Theatre around the world is in a parlous state following the ravages suffered in the wake of the pandemic.
This has led to a full-on round of navel-gazing in the New York Times, initiated by an article written by Isaac Butler entitled American Theater Is Collapsing, the Federal Government Must Save It.
Grateful thanks go to longtime friend of BTG, Carol Tambor, a contributor to the debate, for drawing this to my attention.
Butler is hardly the first person to predict the demise of theatre, but he certainly does so pithily, commencing his article with the depressing prediction, “The American theater is on the verge of collapse.” While the pandemic didn’t help, the problems were present long before became a reality.
His initial thesis is simple: “Government bailouts saved the automotive and banking industries. American theater is in similar trouble and deserves to be saved.”
It quickly becomes apparent from his analysis of the problems faced on the far side of the Atlantic that they largely mirror those in the United Kingdom but are exacerbated by an establishment that has no history of funding theatres centrally.
Instead, American companies have relied on angelic benefactors, both individual and corporate, supplemented by patrons willing to subscribe to whole seasons at their favourite theatres.
In an economic downturn, this is apparently a recipe for disaster at a time when many companies in the country are cutting back drastically on staff and programming.
Mr Butler’s solution is simple but unlikely to be practical. That is for a massive injection of federal funding to bolster the theatre community and help it back on to its feet.
The principle may be good, but right-wing elements in the power structures in both United States and United Kingdom generally seem to be populated by Philistines.
To make matters worse, not only do they fail to appreciate the cultural or even economic value of artistic endeavour, but there is currently a hysterical response to what proud culture warriors describe as “wokeness”, which just happens to be their view of so many in positions of influence in the theatrical communities across the globe.
Given this negative climate, one hopes that Isaac Butler is not holding his breath while awaiting a billion or two of federal funding to come charging over the horizon like the cavalry in innumerable westerns.
His article met with a series of intelligent responses from the newspaper’s readers, which put the subject into perspective, if not necessarily offering much in the way of confidence that his proposition will ever come to fruition.
Optimistically, the letters editor of the New York Times entitled the selection of “laments and suggestions” How to Save American Theatre.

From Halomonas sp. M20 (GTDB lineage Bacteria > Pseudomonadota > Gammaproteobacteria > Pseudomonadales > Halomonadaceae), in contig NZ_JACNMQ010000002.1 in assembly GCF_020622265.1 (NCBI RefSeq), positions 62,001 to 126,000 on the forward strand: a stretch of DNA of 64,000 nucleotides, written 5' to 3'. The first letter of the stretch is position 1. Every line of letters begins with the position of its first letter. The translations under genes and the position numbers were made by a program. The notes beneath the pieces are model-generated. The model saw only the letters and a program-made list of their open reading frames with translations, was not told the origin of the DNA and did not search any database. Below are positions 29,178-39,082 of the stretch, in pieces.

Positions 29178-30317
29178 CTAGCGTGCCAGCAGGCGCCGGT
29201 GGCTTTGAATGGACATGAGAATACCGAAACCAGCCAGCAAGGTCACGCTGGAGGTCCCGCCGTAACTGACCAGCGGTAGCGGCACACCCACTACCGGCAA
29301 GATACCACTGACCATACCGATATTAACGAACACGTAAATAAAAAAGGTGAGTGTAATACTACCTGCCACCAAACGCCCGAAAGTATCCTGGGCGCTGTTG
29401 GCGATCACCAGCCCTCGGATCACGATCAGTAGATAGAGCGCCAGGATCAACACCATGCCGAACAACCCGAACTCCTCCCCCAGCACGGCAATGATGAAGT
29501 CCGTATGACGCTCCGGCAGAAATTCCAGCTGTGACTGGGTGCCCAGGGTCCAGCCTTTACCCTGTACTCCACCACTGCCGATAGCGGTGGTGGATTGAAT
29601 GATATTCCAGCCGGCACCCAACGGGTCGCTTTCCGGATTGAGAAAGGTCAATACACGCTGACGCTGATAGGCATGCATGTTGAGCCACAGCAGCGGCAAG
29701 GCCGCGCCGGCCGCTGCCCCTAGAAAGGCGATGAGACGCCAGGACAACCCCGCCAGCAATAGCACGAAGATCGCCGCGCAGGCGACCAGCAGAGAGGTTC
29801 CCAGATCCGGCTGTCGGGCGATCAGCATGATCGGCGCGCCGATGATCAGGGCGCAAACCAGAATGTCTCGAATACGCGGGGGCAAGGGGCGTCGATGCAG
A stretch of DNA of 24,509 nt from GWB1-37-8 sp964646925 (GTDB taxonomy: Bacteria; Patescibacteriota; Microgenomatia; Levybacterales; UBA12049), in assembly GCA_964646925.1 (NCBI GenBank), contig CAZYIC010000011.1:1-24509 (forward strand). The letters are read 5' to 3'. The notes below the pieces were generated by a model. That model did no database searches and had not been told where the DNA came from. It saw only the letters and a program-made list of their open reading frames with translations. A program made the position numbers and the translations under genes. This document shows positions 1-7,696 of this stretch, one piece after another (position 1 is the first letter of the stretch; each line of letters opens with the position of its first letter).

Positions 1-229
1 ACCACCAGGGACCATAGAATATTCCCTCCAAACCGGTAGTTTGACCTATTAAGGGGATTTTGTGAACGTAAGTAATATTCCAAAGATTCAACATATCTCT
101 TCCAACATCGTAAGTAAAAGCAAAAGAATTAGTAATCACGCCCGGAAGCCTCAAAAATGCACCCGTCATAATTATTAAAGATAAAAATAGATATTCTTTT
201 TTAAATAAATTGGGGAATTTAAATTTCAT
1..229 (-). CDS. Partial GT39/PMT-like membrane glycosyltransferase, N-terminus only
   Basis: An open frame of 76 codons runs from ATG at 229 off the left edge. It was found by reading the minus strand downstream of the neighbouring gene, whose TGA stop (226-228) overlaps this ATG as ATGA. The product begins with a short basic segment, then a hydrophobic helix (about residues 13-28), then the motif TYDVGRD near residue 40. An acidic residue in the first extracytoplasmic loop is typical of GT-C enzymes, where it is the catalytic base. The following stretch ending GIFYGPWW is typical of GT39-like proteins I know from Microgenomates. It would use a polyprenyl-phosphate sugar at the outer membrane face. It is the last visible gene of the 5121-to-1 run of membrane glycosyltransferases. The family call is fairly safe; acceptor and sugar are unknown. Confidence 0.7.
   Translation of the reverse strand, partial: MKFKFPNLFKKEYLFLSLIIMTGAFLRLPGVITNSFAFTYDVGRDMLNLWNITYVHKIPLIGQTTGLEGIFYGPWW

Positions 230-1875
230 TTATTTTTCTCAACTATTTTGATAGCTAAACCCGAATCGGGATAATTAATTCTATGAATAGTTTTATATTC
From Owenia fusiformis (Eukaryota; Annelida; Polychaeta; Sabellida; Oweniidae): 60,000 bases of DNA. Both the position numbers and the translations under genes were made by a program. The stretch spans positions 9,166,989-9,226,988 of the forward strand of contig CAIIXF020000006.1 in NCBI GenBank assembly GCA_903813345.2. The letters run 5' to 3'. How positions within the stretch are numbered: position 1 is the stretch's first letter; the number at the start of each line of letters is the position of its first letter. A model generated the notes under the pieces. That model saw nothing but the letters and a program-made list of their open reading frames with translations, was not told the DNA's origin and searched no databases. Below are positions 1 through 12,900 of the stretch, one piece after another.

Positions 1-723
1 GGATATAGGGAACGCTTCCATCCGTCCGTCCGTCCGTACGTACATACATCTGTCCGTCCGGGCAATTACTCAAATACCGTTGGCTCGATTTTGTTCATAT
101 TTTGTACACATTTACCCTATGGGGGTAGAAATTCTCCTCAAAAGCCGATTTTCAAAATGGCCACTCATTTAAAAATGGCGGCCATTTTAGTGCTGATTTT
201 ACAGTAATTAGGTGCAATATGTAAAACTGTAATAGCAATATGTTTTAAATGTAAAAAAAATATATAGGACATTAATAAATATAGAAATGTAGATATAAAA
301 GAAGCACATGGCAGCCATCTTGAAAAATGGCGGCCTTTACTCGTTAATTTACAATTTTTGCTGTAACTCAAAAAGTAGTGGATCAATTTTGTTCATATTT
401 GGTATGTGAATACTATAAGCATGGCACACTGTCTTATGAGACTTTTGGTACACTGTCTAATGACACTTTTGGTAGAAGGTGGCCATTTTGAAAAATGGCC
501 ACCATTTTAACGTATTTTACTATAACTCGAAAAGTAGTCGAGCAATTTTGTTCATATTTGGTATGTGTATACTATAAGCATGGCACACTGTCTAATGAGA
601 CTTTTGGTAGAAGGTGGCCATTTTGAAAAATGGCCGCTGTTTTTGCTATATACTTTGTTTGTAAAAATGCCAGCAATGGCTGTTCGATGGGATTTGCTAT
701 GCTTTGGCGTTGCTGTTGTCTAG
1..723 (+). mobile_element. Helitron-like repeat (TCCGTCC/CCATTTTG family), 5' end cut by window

A rather cynical actor, director and playwright Scott Klavan attacked the increasingly political nature of the plays in non-profit theatres, suggesting that they frequently amount to little more than propaganda and are both bad art and bad economics. This will be manna from heaven for the anti-woke brigade.
Jim Vagias and Stephen Schnall from American Theater Group explained that, “we all persevere because we believe to the very marrow of our bones that theater is essential, not for our own personal fulfillment, but because we know that it makes a profound contribution to our community and the body politic.
"The ancient Greeks considered theatergoing a civic duty because they knew that an audience exposed to theater fostered a more vital, vibrant community.”
Lighting designer Peter Maradudin was depressed that, “Republicans loathe what theatre promotes—critical thinking”. He also wondered whether a more likely source of funding might be corporations and identified Disney suggesting that “I look at the 1 percenters and ask them, for a decimal-dust fraction of their wealth.”
Carol Tambor recognises that London theatre faces similar problems and is fearful that producers also worry excessively about offending, meaning that “risk-taking is verboten”. She is concerned that this could lead to a cycle where audiences desiring stimulating plays will stop supporting unadventurous companies, which will then shrink or collapse.
Theatre has survived similar prognostications of doom for millennia and will most certainly do so again this time around. However, in the shorter term, prices will rocket while the quality of the entertainment is unlikely to follow suit, to the detriment of the whole of society.